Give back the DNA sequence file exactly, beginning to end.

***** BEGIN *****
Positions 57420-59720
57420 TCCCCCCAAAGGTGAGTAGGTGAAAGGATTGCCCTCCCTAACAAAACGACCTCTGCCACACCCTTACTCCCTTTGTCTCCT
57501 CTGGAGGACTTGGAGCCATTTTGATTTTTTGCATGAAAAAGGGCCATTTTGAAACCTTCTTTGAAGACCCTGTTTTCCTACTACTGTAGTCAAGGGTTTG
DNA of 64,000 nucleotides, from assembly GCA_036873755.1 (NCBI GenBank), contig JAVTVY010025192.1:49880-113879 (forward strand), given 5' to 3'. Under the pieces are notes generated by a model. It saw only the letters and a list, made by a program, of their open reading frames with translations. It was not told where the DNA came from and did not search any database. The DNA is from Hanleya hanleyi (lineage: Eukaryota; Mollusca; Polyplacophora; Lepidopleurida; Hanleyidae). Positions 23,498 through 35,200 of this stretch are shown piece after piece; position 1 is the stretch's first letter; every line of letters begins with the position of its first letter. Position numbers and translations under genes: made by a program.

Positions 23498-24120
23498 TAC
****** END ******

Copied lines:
Positions 57420-59720
57420 TCCCCCCAAAGGTGAGTAGGTGAAAGGATTGCCCTCCCTAACAAAACGACCTCTGCCACACCCTTACTCCCTTTGTCTCCT
57501 CTGGAGGACTTGGAGCCATTTTGATTTTTTGCATGAAAAAGGGCCATTTTGAAACCTTCTTTGAAGACCCTGTTTTCCTACTACTGTAGTCAAGGGTTTG
DNA of 64,000 nucleotides, from assembly GCA_036873755.1 (NCBI GenBank), contig JAVTVY010025192.1:49880-113879 (forward strand), given 5' to 3'. Under the pieces are notes generated by a model. It saw only the letters and a list, made by a program, of their open reading frames with translations. It was not told where the DNA came from and did not search any database. The DNA is from Hanleya hanleyi (lineage: Eukaryota; Mollusca; Polyplacophora; Lepidopleurida; Hanleyidae). Positions 23,498 through 35,200 of this stretch are shown piece after piece; position 1 is the stretch's first letter; every line of letters begins with the position of its first letter. Position numbers and translations under genes: made by a program.

Positions 23498-24120
23498 TAC